Due to the election, all over the United States, gun sales have skyrocketed. No difference here in Utah either.

I thought I would post this article from the Salt Lake Tribune and some recent statistics about gun sales. I was at Impact Guns retail store yesterday, not an AR or AK in stock. The pistol selection was pathetic. According to the article, the month of November guns sales and CCW permits issued have almost doubled in the last 12 mos. Anyway, the article:

Political, economic uncertainty triggers gun sales - Salt Lake Tribune

Gun sales in the waning months of 2008 saw a dramatic spike in Utah, a trend gunowners say is propelled by the election of Barack Obama and a faltering economy.

Nearly 9,000 more guns were sold this November compared to the same month last year, and while numbers aren't available yet for December, Lt. Doug Anderson, manager at the Bureau of Criminal Identification, anticipates another large leap for the end of the month.

Gun shops are saying the same.

"Mostly it's an election scare," said Michael Martin, a sales representative at Impact Guns. "Everyone was freaking out about the elections, and now it's not so much about them but about everyone else freaking out about the people who were freaking out about the election. It's a clear and known rush."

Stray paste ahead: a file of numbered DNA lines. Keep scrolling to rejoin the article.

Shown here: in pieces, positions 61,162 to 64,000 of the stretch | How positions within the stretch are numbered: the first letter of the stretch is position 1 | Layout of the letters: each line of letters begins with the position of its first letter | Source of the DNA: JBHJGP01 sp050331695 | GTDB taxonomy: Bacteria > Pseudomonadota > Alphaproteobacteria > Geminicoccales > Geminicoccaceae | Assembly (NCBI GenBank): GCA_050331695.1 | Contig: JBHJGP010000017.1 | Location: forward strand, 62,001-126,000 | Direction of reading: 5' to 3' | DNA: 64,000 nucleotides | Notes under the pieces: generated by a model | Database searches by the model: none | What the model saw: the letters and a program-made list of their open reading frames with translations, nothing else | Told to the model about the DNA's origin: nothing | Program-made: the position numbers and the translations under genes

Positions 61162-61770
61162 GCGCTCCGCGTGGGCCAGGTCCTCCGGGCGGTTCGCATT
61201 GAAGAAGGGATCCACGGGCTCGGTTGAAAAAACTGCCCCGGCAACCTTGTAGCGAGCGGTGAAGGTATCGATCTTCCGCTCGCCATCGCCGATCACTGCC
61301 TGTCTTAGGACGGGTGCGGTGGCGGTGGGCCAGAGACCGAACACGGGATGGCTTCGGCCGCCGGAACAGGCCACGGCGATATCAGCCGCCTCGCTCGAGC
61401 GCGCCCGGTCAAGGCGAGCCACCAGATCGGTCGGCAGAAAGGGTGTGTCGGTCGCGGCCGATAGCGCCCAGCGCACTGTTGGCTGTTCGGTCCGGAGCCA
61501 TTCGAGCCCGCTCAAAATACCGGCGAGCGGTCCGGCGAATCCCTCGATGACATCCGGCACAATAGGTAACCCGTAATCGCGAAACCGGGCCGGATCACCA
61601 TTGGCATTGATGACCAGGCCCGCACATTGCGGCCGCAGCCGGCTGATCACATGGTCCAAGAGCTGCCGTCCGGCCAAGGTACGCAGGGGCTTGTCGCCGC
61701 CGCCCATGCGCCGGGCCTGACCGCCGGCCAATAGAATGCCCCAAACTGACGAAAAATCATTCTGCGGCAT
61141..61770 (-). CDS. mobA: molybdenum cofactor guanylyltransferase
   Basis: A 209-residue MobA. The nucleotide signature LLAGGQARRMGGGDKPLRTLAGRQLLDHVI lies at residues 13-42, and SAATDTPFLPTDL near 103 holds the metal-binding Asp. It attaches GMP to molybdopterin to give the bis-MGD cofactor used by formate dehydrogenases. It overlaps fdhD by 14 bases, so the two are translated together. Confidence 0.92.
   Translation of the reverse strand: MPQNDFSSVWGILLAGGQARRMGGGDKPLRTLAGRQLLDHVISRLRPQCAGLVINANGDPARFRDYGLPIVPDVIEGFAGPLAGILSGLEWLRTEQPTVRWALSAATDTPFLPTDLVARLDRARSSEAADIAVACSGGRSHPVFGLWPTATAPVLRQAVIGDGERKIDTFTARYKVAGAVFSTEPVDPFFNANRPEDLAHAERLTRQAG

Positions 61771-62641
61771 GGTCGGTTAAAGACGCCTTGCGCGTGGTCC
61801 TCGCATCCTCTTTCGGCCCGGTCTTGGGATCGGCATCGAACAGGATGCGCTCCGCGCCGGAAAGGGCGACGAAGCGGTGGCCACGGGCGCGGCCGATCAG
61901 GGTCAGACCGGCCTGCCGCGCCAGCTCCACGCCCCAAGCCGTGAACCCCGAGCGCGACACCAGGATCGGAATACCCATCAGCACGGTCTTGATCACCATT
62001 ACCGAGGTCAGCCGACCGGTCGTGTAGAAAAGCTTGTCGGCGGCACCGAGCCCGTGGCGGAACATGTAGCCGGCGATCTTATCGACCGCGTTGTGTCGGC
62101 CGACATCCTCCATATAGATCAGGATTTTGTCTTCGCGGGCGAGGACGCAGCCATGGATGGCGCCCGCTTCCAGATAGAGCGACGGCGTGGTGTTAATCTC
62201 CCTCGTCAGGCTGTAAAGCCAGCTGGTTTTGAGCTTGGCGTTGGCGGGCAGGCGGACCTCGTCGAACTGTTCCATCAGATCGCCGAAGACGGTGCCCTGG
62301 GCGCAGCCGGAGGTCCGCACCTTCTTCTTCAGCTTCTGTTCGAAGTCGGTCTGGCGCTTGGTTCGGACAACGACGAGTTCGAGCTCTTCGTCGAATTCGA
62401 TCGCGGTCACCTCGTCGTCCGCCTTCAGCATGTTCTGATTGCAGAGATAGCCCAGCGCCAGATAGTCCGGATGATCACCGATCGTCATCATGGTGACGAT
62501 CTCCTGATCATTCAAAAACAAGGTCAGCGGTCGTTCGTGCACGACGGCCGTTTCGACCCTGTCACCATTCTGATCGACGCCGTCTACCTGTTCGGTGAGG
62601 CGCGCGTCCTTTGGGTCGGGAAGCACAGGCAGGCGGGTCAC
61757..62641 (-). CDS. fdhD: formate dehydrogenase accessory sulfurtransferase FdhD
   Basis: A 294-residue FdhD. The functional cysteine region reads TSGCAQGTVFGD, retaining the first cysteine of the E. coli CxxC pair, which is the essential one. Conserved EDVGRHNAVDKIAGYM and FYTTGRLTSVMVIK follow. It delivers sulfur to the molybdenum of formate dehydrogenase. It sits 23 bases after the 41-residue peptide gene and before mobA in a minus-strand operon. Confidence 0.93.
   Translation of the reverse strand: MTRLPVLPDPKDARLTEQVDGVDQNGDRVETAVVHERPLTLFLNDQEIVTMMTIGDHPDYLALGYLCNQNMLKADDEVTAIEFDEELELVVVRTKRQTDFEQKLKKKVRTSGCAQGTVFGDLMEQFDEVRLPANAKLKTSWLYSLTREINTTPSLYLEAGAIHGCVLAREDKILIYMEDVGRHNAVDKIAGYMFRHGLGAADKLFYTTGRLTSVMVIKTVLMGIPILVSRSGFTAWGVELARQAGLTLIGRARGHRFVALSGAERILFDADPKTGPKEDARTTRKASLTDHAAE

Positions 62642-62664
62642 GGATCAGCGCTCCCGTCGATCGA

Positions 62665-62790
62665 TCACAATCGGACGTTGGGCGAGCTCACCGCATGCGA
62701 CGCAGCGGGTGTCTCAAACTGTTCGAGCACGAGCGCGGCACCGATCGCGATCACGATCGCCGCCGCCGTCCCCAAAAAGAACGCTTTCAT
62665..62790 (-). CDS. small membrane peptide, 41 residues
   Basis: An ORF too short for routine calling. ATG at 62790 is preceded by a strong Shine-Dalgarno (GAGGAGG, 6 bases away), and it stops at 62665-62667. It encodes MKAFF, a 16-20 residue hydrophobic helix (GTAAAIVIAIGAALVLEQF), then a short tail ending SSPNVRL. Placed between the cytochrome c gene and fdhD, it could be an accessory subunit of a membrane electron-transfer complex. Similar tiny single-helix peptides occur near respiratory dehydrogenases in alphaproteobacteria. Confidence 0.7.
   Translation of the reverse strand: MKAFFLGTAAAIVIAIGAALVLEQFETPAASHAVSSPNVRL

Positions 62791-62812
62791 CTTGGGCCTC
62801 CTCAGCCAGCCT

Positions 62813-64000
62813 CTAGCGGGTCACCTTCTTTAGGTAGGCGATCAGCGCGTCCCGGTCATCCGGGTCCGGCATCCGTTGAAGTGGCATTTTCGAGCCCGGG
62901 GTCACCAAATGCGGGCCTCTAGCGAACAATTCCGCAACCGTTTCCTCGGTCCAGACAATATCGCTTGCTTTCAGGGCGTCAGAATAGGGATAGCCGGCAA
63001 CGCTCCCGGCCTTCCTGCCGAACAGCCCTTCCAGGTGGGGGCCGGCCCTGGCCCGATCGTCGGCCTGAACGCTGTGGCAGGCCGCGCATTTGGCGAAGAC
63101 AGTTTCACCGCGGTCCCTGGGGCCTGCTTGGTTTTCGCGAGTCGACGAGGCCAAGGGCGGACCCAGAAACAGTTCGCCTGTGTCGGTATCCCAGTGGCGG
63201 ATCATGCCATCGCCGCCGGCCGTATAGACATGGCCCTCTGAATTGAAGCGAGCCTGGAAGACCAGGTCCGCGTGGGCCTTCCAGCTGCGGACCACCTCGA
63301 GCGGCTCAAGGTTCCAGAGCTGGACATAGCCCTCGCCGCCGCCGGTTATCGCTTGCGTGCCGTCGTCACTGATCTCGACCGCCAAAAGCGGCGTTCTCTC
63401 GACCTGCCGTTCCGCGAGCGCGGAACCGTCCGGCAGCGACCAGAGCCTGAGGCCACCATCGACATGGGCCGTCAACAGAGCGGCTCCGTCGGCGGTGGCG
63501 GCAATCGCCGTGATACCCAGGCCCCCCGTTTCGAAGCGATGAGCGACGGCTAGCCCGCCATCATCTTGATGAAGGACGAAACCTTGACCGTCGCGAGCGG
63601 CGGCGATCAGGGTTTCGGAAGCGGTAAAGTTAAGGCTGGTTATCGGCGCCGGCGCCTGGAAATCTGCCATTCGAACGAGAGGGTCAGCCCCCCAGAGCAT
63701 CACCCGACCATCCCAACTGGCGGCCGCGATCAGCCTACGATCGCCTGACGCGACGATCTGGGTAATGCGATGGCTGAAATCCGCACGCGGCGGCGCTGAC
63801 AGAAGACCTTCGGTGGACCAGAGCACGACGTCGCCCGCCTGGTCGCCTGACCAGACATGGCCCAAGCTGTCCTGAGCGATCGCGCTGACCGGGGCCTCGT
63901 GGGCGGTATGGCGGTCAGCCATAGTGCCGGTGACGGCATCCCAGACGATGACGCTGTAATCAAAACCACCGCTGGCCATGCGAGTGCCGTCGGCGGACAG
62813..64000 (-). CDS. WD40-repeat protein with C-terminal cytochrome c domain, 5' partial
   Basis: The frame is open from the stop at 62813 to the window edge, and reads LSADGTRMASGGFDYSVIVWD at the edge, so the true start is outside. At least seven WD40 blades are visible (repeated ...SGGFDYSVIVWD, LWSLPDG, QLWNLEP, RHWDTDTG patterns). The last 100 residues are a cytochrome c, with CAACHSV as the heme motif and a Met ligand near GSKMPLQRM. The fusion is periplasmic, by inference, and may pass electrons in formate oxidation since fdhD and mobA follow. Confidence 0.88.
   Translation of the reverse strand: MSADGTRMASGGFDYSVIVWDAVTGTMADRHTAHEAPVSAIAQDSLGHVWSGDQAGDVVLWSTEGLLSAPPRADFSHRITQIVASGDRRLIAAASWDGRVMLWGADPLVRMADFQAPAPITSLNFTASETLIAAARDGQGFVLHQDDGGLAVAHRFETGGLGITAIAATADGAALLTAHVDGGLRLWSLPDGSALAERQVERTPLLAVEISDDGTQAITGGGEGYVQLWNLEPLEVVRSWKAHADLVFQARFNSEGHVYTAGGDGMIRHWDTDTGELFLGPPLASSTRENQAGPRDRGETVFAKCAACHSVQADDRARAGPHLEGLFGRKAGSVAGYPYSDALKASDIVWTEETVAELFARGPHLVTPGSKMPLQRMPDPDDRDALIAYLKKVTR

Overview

At Kearns' Impact Guns, assault weapons, such as AR-15s and AK-47s are out-of-stock after a post-election rush, but it's not only those types of weapons that are flying off the shelves.

Handguns also are contributing to increasing sales numbers, and concealed weapons permit applications are jumping as well. Impact Guns saw concealed weapons class enrollment jump from 10 people to 20 or 30, Martin said.

The same trend is happening at Fuzzy Bunny Movie Guns in Draper.

"People want to know how to use them in a jam," said James Bunten, president of FBMG. "People are telling me 'I'm worried about an economic downturn and crime going up.'"

In times of economic hardship, gun sales often see a spike, Bunten said.

Clark Aposhian, chairman of the Utah Shooting Sports Council, says while the economic crisis may be a factor, it's not the main one for the jump in sales and permits.

"We have sitting senators right now saying they want to ban all handguns," Aposhian said. "I see that as it really isn't hype, but a very real threat."

But some gun-control advocates disagree.

Gary Sackett, a member of the board of directors of the Gun Violence Prevention Center of Utah, points to gun dealers as fueling the scare on a potential gun ban.

"They are trying to get people to panic or if not panic, at least to think this is the last chance to buy these weapons," he said.

Steve Gunn, a fellow board member, says the panic over the Obama administration's gun policies isn't rooted in reality. Most gun laws are enacted and enforced by individual states.

However, Aposhian is quick to point to the 1995 Assault Weapon Ban, and hopes any future bans aren't any more restrictive.

"These people buying firearms are hoping against hope that any ban does not prohibit the actual possession of them," Aposhian said. "I think that would clearly go against the Second Amendment, but I'm not putting anything past anyone."


Gun sales:

October 2007: 9,841
October 2008: 11,117

November 2007: 11,912
November 2008: 20,908

Concealed Weapons Permits:

October 2007: 1,518
October 2008: 3,325

November 2007: 2,444
November 2008: 4,513